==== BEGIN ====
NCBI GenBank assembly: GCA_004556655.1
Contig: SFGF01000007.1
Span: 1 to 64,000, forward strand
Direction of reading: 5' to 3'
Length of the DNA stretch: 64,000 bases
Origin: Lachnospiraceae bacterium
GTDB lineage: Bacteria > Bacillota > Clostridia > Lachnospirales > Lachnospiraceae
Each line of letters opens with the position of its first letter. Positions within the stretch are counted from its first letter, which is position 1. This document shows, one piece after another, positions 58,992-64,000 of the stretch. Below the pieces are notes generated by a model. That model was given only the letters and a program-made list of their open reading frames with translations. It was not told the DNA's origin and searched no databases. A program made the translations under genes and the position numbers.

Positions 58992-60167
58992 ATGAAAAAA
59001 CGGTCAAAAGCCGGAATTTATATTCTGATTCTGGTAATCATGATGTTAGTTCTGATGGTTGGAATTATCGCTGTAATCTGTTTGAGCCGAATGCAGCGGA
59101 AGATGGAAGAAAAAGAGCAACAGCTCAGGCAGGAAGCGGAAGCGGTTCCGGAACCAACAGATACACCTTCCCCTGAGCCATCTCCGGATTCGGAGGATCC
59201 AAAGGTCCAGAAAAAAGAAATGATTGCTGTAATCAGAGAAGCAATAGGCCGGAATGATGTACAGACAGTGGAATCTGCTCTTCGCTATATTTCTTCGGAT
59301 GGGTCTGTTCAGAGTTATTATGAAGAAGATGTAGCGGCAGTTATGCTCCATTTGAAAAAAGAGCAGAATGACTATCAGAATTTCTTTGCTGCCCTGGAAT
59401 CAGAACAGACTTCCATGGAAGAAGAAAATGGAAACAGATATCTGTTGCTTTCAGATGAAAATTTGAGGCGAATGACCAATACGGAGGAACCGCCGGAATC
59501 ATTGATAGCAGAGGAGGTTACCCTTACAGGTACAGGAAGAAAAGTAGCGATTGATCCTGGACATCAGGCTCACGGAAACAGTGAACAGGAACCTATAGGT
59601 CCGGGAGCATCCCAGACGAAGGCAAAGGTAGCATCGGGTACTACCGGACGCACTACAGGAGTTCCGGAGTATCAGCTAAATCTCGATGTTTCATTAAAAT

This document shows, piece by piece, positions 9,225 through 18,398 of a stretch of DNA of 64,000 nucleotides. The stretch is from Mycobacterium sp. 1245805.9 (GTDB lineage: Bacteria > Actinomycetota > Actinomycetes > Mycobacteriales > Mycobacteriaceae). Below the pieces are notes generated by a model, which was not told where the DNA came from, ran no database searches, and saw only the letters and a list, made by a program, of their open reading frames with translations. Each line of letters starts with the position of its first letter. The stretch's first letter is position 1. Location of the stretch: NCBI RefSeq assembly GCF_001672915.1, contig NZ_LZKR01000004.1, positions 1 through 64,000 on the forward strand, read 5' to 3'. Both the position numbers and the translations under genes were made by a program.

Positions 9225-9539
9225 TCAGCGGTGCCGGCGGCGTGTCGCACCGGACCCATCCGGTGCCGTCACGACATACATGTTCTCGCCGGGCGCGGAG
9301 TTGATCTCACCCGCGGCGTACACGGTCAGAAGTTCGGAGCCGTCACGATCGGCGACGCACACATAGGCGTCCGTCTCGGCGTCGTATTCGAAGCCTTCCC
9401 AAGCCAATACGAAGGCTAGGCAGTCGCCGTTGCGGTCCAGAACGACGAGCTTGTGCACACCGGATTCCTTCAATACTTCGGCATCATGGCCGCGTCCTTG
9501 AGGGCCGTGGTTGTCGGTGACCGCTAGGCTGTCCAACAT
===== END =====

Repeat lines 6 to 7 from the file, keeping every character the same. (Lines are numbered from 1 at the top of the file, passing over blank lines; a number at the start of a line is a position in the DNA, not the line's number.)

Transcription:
Origin: Lachnospiraceae bacterium
GTDB lineage: Bacteria > Bacillota > Clostridia > Lachnospirales > Lachnospiraceae